As part of a presentation during the Provost’s Report, AidData geospatial scientist Dan Runfola spoke to the Board of Visitors Sept. 22 about work the College of William and Mary is doing to develop a minor in data science.
Runfola said that although the College does have opportunities for data science research and investigation — including AidData and specific COLL 100 classes like the one he teaches called Breaking Intuition — there is not a formalized program that allows interested students to pursue data science as a field of study.
According to Runfola, some of the few data science classes offered at the College are often closed off to populations of interested students because of high-level prerequisite classes.
“We want to open this type of coursework up to different types of students,” Runfola said.
He mentioned a few of these students by name, including Emma Lather ’19, who he advises in her self-designed data science major.
Lather said that in addition to a statistics course she took in her senior year of high school, taking Breaking Intuition with Runfola her first year at the College was what made her interested in studying data science.
“It was the epitome of an interdisciplinary course and I loved it,” Lather said. “It made me really interested in the story you can find in masses of numbers.”
Lather said she is excited at the possibility of more curricular infrastructure being put into place to support additional work in data science at the College. She said she sees a demand for classes in the subject area.
“I think it’s important to pay attention to which classes people take, because people take things that they think are relevant to their interests,” Lather said. “I think tracking what classes people take and how that changes over time can help the College.”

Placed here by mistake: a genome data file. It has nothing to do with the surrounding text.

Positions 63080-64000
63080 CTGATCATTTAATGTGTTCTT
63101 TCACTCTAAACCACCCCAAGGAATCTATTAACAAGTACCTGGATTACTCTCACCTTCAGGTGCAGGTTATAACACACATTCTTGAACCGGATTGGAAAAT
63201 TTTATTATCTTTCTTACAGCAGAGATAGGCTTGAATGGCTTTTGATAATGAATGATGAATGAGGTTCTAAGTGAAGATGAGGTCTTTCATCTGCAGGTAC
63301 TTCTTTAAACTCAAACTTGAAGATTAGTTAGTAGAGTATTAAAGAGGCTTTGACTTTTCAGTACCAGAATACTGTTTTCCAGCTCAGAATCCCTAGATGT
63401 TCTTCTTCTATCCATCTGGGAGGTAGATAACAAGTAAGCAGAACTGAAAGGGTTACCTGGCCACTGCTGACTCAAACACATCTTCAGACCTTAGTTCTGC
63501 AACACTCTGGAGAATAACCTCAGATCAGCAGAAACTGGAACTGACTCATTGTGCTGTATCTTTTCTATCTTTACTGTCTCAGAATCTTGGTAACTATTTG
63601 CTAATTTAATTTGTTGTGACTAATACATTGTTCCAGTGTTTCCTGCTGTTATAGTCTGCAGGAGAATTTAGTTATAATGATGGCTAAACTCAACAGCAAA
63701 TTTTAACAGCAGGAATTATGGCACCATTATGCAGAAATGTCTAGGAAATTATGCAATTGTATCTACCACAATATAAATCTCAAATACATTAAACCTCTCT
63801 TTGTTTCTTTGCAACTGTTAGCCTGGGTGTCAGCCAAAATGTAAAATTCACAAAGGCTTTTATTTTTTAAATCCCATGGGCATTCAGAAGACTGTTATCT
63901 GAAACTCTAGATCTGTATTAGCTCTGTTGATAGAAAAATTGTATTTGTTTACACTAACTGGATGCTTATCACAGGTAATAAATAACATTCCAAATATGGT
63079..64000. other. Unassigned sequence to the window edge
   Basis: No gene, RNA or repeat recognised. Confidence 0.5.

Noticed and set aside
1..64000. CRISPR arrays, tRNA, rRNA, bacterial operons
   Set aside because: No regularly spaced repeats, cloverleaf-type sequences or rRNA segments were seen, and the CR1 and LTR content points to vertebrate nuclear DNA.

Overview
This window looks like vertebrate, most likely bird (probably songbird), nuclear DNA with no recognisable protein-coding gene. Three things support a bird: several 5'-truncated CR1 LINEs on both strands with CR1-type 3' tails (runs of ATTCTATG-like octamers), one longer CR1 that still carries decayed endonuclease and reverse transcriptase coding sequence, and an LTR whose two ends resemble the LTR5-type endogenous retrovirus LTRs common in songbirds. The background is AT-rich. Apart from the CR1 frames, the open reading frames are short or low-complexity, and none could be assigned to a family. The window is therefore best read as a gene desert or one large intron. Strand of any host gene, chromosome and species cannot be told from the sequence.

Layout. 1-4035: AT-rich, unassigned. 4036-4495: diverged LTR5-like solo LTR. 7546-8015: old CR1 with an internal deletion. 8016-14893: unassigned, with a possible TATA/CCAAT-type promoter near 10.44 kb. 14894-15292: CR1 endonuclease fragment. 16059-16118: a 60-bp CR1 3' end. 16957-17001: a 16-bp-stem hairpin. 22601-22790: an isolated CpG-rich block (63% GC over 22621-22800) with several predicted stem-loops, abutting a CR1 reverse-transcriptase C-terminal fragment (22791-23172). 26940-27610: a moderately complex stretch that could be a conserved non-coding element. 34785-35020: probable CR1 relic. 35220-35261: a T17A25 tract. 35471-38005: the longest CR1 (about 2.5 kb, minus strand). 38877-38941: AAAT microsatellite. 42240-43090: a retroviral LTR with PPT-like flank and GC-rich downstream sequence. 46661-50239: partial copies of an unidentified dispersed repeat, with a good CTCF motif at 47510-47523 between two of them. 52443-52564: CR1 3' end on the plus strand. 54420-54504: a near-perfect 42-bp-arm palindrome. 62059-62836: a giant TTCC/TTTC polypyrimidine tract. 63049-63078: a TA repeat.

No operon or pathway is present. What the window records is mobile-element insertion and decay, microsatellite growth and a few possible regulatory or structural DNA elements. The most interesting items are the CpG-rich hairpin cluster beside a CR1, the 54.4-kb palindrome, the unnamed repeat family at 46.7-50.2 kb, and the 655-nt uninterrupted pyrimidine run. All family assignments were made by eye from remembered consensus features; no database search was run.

Lather said that with Runfola’s guidance, she has been putting together classes in computer science and statistics that she can incorporate into her self-designed major. However, she said she has had trouble finding classes she wants to include and hopes the College will begin to offer more courses in data science because of the role she says it plays in today’s society.
“Data is becoming more important for our everyday lives and careers. With the rise of social media, big data is a much more significant part of how a lot of sectors of business operate,” Lather said. “Certain skills will make a student more desirable to employers and having classes that teach those skills is very useful.”
Data is becoming more important for our everyday lives and careers. With the rise of social media, big data is a much more significant part of how a lot of sectors of business operate. Certain skills will make a student more desirable to employers and having classes that teach those skills is very useful. — Emma Lather ’19
Like Lather, Runfola also expressed a desire to offer more classes in data science and to make the classes that are already offered available to more students.
One of the slides in Runfola’s presentation demonstrated how difficult it is for some students to take data science classes, showing that a student interested in taking the course Introduction to Simulation would need seven prerequisite classes, a requirement that would be a severe impediment to any student not already majoring in math or computer science.
To Runfola, hiring more faculty that specialize in data science is a crucial step toward opening up more classes in the subject.
“We have been very active in hiring new faculty members who have been very eager to do this type of research,” Runfola said.
Dean of the Faculty of Arts and Sciences Kate Conley said in an email that although the plan for a data science minor is still in the works and has not yet been implemented, she is supportive of the interest in developing the program.
“New faculty require resources,” Conley said in an email. “My request for a budget will start that conversation.”